The demand is greater than the supply – It has long been known: breast milk is the best food for a baby is. The WHO also recommends breastfeeding fully for the first six months. However, breast milk is also essential for preemies and sick infants if the mother is unable to breastfeed or produces too little milk.
Breast milk banks in Germany
Until the 1970s, breast milk banks were connected to many hospitals in Germany. In the former GDR alone, there were around 60 breastfeeding points in clinics in hospitals in 1989 alone. With the emergence of the HIV in the 1980s, many collection points were closed because the virus is transmitted via breast milk.
According to the European Milk Bank Associaton (EMB), there are currently only 13 children’s hospitals in Germany that have a breast milk bank. Except for Munich, these banks are located exclusively in the new federal states. Due to the high hygienic standards associated with the processing of breast milk, many clinics have become too expensive and above all too expensive for a breast milk bank.
Women cared for with their premature babies or sick babies in the clinic receive the donated milk from foreign mothers free of charge. In the University of Dresden, for example, but mothers from outside can buy breast milk: The cost, however, is very high and are about 50 € per liter. The high cost of the woman’s milk can be justified with the elaborate investigation.
Before the milk is bottled and frozen, it is examined microbiologically for viruses and germs. This is so important because breast milk can transmit diseases such as hepatitis or HIV. Also, potential donors must have regular medical check-ups and pledge not to consume alcohol, nicotine, medications or other addictive substances.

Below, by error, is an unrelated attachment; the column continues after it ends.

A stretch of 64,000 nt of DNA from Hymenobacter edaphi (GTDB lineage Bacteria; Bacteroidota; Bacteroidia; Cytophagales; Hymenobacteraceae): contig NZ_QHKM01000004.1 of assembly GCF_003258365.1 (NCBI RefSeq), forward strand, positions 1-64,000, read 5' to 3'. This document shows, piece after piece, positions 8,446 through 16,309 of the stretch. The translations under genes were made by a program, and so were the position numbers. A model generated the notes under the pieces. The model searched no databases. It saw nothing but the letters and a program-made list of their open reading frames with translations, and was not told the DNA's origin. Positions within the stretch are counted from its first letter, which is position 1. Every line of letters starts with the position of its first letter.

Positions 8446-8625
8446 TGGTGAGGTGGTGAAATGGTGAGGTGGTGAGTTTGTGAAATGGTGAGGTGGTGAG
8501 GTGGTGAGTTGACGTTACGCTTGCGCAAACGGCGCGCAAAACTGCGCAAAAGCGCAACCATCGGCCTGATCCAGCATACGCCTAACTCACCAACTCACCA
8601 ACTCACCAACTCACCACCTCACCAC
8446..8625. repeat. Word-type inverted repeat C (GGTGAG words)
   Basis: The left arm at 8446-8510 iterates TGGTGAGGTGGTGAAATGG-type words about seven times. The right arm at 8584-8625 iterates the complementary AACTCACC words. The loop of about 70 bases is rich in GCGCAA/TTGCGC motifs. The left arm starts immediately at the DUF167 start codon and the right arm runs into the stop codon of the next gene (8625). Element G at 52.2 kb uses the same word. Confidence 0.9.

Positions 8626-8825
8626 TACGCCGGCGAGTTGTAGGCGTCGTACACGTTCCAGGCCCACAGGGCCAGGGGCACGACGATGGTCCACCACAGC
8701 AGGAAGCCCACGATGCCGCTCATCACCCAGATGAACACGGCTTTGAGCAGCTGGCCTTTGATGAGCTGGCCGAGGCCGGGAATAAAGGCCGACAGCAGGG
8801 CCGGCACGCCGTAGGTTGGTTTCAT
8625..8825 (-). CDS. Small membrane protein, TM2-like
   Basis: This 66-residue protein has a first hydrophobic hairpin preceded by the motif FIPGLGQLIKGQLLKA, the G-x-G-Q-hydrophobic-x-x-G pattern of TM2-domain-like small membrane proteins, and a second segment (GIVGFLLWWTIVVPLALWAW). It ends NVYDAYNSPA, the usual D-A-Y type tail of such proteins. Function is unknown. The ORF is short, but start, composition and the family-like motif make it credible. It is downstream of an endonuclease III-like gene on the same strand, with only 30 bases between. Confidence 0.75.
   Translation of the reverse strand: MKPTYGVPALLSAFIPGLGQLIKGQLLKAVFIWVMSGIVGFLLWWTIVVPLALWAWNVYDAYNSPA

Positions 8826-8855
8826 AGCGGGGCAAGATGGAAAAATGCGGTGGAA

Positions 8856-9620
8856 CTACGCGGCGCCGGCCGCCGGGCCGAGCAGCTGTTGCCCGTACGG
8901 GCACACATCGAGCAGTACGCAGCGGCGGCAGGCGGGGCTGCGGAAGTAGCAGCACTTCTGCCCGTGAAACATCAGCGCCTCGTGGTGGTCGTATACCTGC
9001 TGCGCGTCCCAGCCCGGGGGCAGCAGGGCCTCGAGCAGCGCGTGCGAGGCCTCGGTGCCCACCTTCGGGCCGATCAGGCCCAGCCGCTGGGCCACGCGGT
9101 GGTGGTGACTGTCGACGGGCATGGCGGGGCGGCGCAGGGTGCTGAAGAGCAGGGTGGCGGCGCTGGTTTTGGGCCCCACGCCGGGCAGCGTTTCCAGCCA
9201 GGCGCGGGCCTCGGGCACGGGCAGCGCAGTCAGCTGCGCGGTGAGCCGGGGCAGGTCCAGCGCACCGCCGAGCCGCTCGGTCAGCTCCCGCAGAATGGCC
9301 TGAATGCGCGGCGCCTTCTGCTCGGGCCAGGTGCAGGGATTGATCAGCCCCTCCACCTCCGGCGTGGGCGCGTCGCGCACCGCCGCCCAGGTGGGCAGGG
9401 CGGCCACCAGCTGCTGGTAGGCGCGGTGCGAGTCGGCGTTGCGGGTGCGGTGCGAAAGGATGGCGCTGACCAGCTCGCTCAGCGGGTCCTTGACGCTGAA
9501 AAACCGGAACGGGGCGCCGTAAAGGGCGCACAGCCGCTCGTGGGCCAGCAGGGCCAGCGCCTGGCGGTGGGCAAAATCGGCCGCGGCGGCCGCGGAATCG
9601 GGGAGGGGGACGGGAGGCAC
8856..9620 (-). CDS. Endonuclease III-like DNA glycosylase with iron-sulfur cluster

Breast milk banks: safety is a top priority
In principle, every healthy woman can provide her breast milk to a collection point in a clinic. Instead of freezing or shedding excess milk for personal use, premature babies can be fed with the valuable food.
In most cases, a minimum amount of milk is needed, as well as a donor blood test to rule out infectious diseases. What many do not know: The babies of the donors should not be older than four months, because this breast milk in its composition is ideal for premature babies.
However, women who donate their breast milk cannot get rich. For example, in the largest breastmilk bank in the University Hospital in Leipzig, women are paid an expense allowance of 6.82 euros for one liter of breast milk.
In any case, most women who donate their excess milk want to help others and make no profit. In this Leipzig clinic, however, the women’s milk is only reserved for premature babies; outside mothers cannot buy milk for their use.
With caution to enjoy: Private breast milk exchanges on the Internet
As demand in Germany is greater than supply, women are looking for other ways to get breast milk. Social media exchanges, such as Facebook, are a way of private trading. While in the United States, the private sale of breastmilk in online exchanges is booming, in Germany in 2014 the first private breastmilk market was opened by a mother on the internet.
Women can search for breast milk donors in their area via the website, as well as make their offers. The cost of 100 ml of breast milk is between 1 and 8 euros. Some women make their milk in this forum but also free of charge as a donation.
Doctors and midwives, however, see this development of private breast milk banks as very critical due to the existing health risks to the baby. Experts therefore strongly advise mothers against the use of breast milk from private breast milk banks.
- There are currently 13 breast milk banks in Germany
- They provide preemies and ill babies with breast milk
- Preparation and analysis of the milk is expensive
- Strict guidelines for donors
- Demand for breast milk is greater than the supply
- More and more private offers via social networks
- In 2014, the first private breastfeeding market was opened in Germany
- Experts advise against use from private banks: Viruses cannot be detected